I’ve never really known life without Huntington’s disease lurking somewhere in the corner. Huntington’s is genetic and so is passed down from generation to generation. It is a slow train wreck of a disease, sometimes lasting up to 25 years from first symptoms to death. In the olden days people would say, "Stay away from those families—they go crazy as they age and it is not pretty.” When I was a child, my grandmother’s generation had Huntington’s, as did some of our more distant relatives. Several of them were put in asylums because not much was known about the disease. I was told to not worry because a cure would surely be found by the time I developed it, if I ever did.
When I was in my teens, it was mom’s generation’s turn–my mother had it, as did all her siblings except for two brothers, one of whom was adopted. Huntington’s seemed like a massive earthquake that left mostly rubble behind. As a teen, I was part of that rubble. When I started university, I began to focus on conflict and peace studies. I was interested in finding more healing ways to deal with injustice, harm, fear, and violence.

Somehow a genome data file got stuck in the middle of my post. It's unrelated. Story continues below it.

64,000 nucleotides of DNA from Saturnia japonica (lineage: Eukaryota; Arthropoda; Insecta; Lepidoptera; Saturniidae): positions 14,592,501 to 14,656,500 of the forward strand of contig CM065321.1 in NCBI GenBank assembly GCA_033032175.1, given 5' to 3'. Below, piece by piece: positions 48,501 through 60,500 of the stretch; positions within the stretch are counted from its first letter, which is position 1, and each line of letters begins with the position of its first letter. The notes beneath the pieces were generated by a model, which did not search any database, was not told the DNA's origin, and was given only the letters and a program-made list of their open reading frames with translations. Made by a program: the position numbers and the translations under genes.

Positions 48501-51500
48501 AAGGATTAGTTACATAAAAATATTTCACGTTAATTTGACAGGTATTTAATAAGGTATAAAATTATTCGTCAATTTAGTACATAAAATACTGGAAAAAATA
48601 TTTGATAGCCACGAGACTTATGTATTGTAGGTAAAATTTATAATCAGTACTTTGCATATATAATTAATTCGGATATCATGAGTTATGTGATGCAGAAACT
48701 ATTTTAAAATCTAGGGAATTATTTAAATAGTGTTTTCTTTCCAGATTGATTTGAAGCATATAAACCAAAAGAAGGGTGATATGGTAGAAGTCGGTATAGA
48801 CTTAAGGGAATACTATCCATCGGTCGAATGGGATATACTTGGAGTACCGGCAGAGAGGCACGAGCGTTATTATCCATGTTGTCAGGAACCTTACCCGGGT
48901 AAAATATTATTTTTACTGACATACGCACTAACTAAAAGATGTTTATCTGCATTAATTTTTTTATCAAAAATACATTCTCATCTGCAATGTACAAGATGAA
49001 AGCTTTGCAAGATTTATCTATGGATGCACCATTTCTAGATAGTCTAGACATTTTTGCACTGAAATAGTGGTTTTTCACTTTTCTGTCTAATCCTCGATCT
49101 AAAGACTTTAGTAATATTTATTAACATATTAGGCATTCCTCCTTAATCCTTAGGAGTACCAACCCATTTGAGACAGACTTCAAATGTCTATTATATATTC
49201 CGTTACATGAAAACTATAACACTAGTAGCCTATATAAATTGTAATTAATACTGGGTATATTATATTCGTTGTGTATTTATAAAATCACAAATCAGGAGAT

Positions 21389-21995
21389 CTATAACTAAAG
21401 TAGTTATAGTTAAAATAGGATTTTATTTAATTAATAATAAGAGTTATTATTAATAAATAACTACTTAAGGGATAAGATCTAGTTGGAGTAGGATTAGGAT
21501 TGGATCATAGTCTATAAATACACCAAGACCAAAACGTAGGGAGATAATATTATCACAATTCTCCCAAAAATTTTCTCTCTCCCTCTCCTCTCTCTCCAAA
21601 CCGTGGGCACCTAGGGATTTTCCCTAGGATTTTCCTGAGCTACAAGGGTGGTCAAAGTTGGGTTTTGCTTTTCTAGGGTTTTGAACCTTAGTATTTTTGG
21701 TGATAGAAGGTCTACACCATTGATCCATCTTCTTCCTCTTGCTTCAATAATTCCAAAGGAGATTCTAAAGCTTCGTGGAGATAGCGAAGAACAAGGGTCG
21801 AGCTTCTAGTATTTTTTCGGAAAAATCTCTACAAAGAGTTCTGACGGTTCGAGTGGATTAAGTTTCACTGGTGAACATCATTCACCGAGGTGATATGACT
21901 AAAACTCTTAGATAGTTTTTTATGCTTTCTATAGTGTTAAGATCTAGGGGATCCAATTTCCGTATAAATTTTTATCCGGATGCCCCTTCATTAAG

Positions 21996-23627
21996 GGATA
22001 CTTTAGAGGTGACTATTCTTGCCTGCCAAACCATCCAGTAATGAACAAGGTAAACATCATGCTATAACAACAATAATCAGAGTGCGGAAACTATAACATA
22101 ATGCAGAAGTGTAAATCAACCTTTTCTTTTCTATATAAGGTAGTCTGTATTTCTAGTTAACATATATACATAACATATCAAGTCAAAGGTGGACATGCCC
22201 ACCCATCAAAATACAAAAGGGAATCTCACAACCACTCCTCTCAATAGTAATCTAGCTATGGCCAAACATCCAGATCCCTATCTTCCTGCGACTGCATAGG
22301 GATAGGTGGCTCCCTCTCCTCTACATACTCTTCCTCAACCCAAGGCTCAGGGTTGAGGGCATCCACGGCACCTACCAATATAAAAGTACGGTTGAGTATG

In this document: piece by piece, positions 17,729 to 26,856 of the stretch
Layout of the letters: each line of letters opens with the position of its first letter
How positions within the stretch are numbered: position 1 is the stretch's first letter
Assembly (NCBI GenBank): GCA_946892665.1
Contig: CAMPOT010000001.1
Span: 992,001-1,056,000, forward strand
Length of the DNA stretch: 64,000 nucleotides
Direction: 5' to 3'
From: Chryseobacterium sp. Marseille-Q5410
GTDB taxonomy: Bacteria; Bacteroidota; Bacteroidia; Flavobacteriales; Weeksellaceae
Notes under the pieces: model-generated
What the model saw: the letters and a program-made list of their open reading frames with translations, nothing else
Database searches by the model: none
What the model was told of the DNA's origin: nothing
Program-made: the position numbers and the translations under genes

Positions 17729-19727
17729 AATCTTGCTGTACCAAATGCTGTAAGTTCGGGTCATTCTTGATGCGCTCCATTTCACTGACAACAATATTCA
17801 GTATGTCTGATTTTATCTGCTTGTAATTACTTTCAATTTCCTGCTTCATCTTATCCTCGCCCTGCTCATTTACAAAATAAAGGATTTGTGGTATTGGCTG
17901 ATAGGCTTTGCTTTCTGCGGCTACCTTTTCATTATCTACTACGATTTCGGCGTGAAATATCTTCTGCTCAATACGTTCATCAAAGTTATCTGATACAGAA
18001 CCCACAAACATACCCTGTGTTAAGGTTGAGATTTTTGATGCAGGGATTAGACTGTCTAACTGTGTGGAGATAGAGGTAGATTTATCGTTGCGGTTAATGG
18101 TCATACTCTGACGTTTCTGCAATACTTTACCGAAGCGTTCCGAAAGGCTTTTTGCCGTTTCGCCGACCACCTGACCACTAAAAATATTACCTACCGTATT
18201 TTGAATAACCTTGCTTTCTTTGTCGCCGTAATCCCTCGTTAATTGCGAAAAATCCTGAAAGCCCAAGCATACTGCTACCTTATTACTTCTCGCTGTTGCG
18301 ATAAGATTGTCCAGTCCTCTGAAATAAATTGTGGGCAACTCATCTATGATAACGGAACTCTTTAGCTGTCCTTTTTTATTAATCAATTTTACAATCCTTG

By grace, I fell in love with Rhona Hildebrand, an elementary school music teacher. Before we were married, we had to have some careful discussions about Huntington’s disease—yes, you can meet my mom but she is not well and can be quite explosive. No, I guess she doesn’t treat me like a son… I told Rhona she should consider seriously whether she wanted to marry into a Huntington’s disease family. I nervously awaited her response. In hindsight, I learned I had two things working in my favour: 1) She was raised by people who modelled loving through life’s ups and downs and 2) I am a very good kisser and Rhona was hooked. So we got married. Rhona said we needed to include “in sickness and in health” in our vows. And so we did. After a couple of years of marriage, we moved to Virginia for a year so that I could earn a master’s degree in conflict transformation. During that year, we got pregnant with identical twin girls. We moved back to Canada, where our wonderful daughters, Sara and Koila, were born.